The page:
ELT Playbook 1 – Teacher health and wellbeing 1

This is my response to the reflective task Exploring your context 1 from Sandy Millin’s ELT Playbook 1.

The task – Going for a walk

In this task, Sandy asks teachers to go for a walk, somewhere we haven’t been before preferably, and take a few moments to take in what it is we see, feel, experience, etc. Now, considering I am in full lockdown, going for a walk to a new exotic place in the city or along the river isn’t exactly possible (I don’t particularly fancy getting COVID-19 or being arrested); this being said, I do have a dog, so I am allowed out to walk him and let him ‘hacer sus necesidades’ – Spanish for, ‘go to the toilet’. Every morning I take my big boy, Magnus, to a park that’s about three hundred metres from my house. Not too far as he is old and has a very bad leg, but far enough that he gets a walk and can find some green patches in which to roll around.

My food-craving, attention-seeking and all-out-awesome dog, Magnus.

My morning walks – Coronavirus-style

The last few mornings, I’ve really tried to focus on taking a few deep breaths, listening to what’s around, and seeing how the city has changed during this lockdown period. From where I live to the park, I need to walk along what is normally a busy road – now the only thing I can see and hear are police cars (I’ve even been stopped and been asked where I was going, where I live, etc.) or the few buses that occasionally go by carrying usually only the bus driver. When I get to the park, I see the usual people there with their dogs, although the usual chattiness of the park is non-existent (for obvious reasons). The trees have started to blossom and nature has somewhat taken over the park just that little more as the council has not been to mow the lawns, trim the branches, etc. It really is quite beautiful. When Magnus has had enough, we head back home. The last few mornings I’ve made an effort to look up at the apartments along the road. Outside people’s windows I see posters made by children that read ‘mequedoencasa’ or ‘todosaldrabien’, the Spanish equivalents of I’m staying home and Everything will be alright. The last few times we have arrived at our apartment, someone from the building has been passing by, and so we’ve said a little hello and then slid around them politely. Once inside, a thorough washing of the hands takes place and then it’s work time.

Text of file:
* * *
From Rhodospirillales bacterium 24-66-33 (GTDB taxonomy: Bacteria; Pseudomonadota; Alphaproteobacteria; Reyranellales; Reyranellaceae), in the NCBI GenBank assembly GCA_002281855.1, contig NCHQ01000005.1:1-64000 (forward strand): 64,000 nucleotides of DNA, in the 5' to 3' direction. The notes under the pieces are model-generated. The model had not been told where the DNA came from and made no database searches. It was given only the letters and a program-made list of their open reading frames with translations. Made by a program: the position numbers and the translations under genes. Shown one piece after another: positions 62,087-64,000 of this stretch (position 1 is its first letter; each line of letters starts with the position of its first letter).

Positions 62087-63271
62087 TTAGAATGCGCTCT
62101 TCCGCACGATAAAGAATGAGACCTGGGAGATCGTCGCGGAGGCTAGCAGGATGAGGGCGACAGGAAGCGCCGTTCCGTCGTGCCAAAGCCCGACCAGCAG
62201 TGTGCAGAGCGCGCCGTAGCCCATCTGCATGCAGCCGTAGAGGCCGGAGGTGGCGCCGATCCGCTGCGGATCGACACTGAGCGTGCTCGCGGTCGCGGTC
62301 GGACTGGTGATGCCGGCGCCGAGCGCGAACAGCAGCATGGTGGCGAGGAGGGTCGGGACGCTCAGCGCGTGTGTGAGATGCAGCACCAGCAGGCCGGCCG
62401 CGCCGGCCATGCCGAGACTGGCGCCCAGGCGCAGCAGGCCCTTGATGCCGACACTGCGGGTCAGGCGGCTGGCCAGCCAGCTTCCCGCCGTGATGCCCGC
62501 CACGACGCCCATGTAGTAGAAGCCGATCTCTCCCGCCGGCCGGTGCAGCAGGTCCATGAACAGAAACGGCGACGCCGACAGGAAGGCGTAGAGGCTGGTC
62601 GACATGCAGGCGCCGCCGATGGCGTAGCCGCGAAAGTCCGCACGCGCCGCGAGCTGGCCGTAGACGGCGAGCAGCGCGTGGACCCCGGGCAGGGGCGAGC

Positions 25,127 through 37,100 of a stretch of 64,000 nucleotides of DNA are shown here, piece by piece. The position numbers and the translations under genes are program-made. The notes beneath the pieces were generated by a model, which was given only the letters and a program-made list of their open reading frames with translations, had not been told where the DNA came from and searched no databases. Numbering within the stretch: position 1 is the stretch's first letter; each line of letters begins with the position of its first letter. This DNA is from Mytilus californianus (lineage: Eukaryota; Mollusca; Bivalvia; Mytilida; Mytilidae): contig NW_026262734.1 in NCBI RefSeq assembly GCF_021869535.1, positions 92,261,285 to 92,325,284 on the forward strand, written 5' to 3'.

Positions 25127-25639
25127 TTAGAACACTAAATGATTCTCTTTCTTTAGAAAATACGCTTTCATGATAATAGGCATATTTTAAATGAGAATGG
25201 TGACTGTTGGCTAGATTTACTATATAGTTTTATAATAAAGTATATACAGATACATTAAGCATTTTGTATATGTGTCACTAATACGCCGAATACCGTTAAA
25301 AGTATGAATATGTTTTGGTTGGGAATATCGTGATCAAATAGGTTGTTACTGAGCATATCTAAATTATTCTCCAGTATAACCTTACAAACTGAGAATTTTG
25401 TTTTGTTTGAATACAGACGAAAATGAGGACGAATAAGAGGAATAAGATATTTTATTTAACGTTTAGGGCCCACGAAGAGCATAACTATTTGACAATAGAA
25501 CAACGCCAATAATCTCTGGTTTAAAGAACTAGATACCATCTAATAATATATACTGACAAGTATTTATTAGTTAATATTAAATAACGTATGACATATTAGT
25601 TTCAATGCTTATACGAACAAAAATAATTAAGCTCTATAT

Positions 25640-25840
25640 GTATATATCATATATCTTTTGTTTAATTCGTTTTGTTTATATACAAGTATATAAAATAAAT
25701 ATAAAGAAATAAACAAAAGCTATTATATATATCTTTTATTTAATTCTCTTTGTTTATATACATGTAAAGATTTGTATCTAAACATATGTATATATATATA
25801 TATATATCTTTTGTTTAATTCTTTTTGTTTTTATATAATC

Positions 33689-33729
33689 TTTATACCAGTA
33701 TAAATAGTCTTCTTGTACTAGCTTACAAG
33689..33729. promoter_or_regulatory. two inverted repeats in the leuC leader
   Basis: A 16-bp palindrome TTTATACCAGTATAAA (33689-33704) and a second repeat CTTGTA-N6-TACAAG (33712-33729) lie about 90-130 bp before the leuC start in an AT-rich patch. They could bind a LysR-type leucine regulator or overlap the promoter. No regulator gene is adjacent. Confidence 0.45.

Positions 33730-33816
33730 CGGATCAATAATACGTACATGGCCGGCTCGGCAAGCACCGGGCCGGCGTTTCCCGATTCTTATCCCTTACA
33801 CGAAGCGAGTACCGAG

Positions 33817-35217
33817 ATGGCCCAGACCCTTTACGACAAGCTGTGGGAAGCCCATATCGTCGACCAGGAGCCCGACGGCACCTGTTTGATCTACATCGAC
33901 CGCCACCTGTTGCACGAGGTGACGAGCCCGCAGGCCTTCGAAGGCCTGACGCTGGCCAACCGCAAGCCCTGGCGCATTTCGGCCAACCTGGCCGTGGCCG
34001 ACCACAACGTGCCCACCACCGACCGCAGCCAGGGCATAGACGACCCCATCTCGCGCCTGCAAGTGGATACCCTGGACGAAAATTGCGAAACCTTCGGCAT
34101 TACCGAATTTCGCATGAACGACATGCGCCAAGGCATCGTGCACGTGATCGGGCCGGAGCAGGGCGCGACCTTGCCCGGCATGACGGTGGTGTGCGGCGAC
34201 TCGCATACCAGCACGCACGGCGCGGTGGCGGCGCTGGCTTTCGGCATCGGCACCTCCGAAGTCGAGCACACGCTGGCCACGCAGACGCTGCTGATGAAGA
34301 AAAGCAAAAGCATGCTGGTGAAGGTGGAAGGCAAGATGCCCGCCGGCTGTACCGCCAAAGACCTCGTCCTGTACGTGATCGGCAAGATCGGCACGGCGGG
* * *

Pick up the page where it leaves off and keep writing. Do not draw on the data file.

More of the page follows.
What did you get out of it?

Taking the time to be a bit more reflective about my walks has made me realise a few things:

  • I’ve taken the ability to walk outside with my dog for granted for a very long time.
  • Sometimes I rush myself and Magnus when we are walking around. Even before COVID-19 began, I can still remember that I always felt the need to rush back home to start work and get ready for the day. I really need to learn to relax and enjoy these moments.
  • Being locked inside for such a long time can have significant effects on people’s well-being, if they are not motivated to keep active, or they are alone.
  • I look forward to being able to go for longer walks without the fear of catching a virus or being questioned by local police!

Keeping active during quarantine

So, not everyone is lucky/unlucky enough (it’s all a matter of perspective) to have a dog that needs to be taken out for regular walks. However, this does not mean that our need to stay active is removed. I thought I’d finish this reflective task by listing some ways that I am staying active during the quarantine.

  • Daily workouts – I try to at least get a 30-minute work out in every day. It’s not always easy, however it is possible. Some ideas for quick workouts include:
  • Acroyoga – For those of you with a partner or someone else in the house. Great fun and gives you a good workout as well!

What about you? How are you staying active? I would love to hear your ideas!

2 Comments

Leave a Comment

Fill in your details below or click an icon to log in:

WordPress.com Logo

You are commenting using your WordPress.com account. Log Out /  Change )

Google photo

You are commenting using your Google account. Log Out /  Change )

Twitter picture

You are commenting using your Twitter account. Log Out /  Change )

Facebook photo

You are commenting using your Facebook account. Log Out /  Change )

Connecting to %s

This site uses Akismet to reduce spam. Learn how your comment data is processed.